The inverter 3 includes two MOSFETs Q1 and Q2 connected in series between the Vdc bus and signal ground, and have a midpoint node S providing the inverter output. A conventional inverter starting circuit is formed by a series resistor RI and capacitor C5 connected from the Vdc bus to signal ground. The midpoint of the series combination is connected to the node S through a diode D5, and to the gate of switching transistor Q2 through a diac D10 and resistor R2. A protective zener diode pair D6-7 and D8-9 is connected between each switching transistor gate and its source electrode. Connection points a1, b1 and a2, b2 are shown for the gate signals to be provided to the inverter through bandpass filters N to be described below with respect to FIG. 6.
A resonant load circuit is connected between nodes S and M. The primary winding L2 of a linear core transformer 17 functions as an inductance in series with a resonance capacitor C4 and the capacitances associated with the lamp circuit. The lamp circuit includes a step-up transformer T1 having a primary across the capacitor C4, and a secondary to which fluorescent lamps FL1-4 are connected, each lamp being in series with a respective capacitor C6-9. The capacitors C6-9 are chosen to have an impedance far greater than the lamp impedance over the operating range of inverter frequency. The resonant circuit parameters and the transformer T1 turns ratio for the components values of Table 1 are chosen to provide a secondary winding voltage which has a nominal value of 580 vAC. As a result, no special lamp starting circuits are required because this voltage is sufficient to strike an arc in an unlit lamp, and there is no need for a special order of starting for the lamps.
In this embodiment of the invention the control winding function is provided by identical auxiliary windings W1 and W2 on the resonant transformer 17, having connections p1, q1 and p2, q2 for the bandpass filters N.
It is well-known that the output voltage applied to the lamps will change if the inverter frequency changes, and the curve of output voltage versus frequency is a function of the number of lamps lit. FIG. 3 is a graph of output voltage versus inverter frequency of the FIG. 2 converter for m lamps, where m is an integer from 0 to 4, and the converter has nominal element values given in Table 1. These curves show that, before a first lamp has ignited, a high oscillation frequency is required. It is also known that, for a stable self-oscillating inverter, according to the Barkhausen criterion a specific lagging phase angle of ψ degrees is required between the voltage across the inductor formed by the primary winding L2 of transformer 17 and the switching transistor gate connection points. FIG. 4 is a graph of the resonant tank input phase angle φ versus frequency for the same numbers of lamps. The angle ψ, where ψ=90°−φ, changes slightly as a function of the number m of lamps lit, but as shown in FIG. 5 for the circuit of FIG. 2, the values of ψ for a desired output voltage of 560 volts are all about 50°.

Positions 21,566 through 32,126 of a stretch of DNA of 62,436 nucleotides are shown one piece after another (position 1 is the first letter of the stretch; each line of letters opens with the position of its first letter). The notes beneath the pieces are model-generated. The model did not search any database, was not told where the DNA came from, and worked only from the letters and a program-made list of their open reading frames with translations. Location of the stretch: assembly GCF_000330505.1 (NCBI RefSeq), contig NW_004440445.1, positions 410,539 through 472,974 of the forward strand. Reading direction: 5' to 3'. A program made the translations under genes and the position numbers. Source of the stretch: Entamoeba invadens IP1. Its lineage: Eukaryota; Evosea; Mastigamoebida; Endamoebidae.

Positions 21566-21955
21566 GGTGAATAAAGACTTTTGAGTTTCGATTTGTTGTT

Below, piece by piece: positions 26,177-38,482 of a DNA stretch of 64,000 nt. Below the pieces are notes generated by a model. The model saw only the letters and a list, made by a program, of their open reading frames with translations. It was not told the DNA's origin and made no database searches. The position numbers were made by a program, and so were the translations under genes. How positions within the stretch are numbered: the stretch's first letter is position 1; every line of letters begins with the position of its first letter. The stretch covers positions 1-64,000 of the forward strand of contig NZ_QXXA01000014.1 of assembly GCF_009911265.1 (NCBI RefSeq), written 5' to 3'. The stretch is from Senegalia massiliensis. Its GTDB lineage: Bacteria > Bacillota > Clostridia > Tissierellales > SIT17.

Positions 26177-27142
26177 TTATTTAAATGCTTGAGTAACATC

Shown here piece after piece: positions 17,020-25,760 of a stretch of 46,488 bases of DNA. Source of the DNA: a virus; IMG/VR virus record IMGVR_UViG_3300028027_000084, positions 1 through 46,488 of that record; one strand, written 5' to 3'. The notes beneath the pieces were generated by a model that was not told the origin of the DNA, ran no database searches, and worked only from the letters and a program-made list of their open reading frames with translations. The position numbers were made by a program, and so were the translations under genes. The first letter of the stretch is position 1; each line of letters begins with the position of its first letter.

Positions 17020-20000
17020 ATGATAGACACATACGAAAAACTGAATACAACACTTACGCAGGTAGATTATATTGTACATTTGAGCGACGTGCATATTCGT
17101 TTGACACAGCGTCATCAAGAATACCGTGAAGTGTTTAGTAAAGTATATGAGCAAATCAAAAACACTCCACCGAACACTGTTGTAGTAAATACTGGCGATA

Comparing FIGS. 3 and 5, it is clear that a constant output voltage of approximately 560 v, with operation at frequencies above resonance, requires that the angle ψ should be approximately constant for frequencies between approximately 42 kHz and 70 kHz. The bandpass filters N are designed to provide such a phase shift between the resonant inductor voltage and the switching transistor gate connection points a1, b1 and a2, b2.
A passive bandpass filter having the desired characteristics is shown in FIG. 6. It has a series input capacitor C61, a first shunt element formed by resistor R61, and a second series element formed by resistor R62. A second shunt element is formed by a series combination of capacitor C63 and resistor R63, and a third, output shunt element is formed by capacitor C64 in parallel with a series combination of resistor R65 and capacitor C65. The second and third shunt elements are connected by a third series element formed by a low-Q resonant circuit formed by a series capacitor C66 in parallel with a resistor R66 and a series combination of inductor L66 and resistor R67.
If the total filter circuit described above is analyzed with respect to the element values given in Table 1, it will be seen that this filter may be thought of as having an input T section in cascade with a π section. Over the frequency range of interest, the T section has an approximately constant gain, with a leading phase angle which diminishes as frequency rises. The critical shaping of the frequency versus phase curve is determined primarily by the π section, which contains the inductive element in a low-Q resonant circuit.
It should be pointed out that the high gate impedance of MOSFETs is an important factor in the performance of the filter. If the switching transistors draw significant control electrode current, they will load down the filter and change its characteristics.
For a filter of the FIG. 6 configuration having the values given in Table 1, phase angle and gain have only small variation over a frequency range from 30 kHz to 100 kHz. Over the critical frequency range from 42 to 70 kHz, gain varies only by approximately 3 dB (FIG. 7), while phase shift varies over a range of about 65° to 45°. Table 2 contains measured prototype performance of a converter using this filter, with nominal circuit values according to Table 1. Most notably, when operated with all 4 lamps, or only 1 lamp, the output voltage is almost the same.
Another embodiment of the invention, based on a single stage electronic ballast using the power feedback principle described in U.S. Pat. Nos. 5,410,221 to C. Mattas and J. Bergervoet, and in U.S. Pat. No. 5,404,082 to A. Hernandez and G. Bruning, is shown in FIG. 9. Known ballasts of this type have high power factor and low line current harmonic distortion, yet have a low parts count and are relatively inexpensive to manufacture. According to the invention, the inverter control circuit can be further simplified, with reduced parts count and improved reliability, by incorporating a regulator using a bandpass filter between control windings on the inductor and the switching transistors.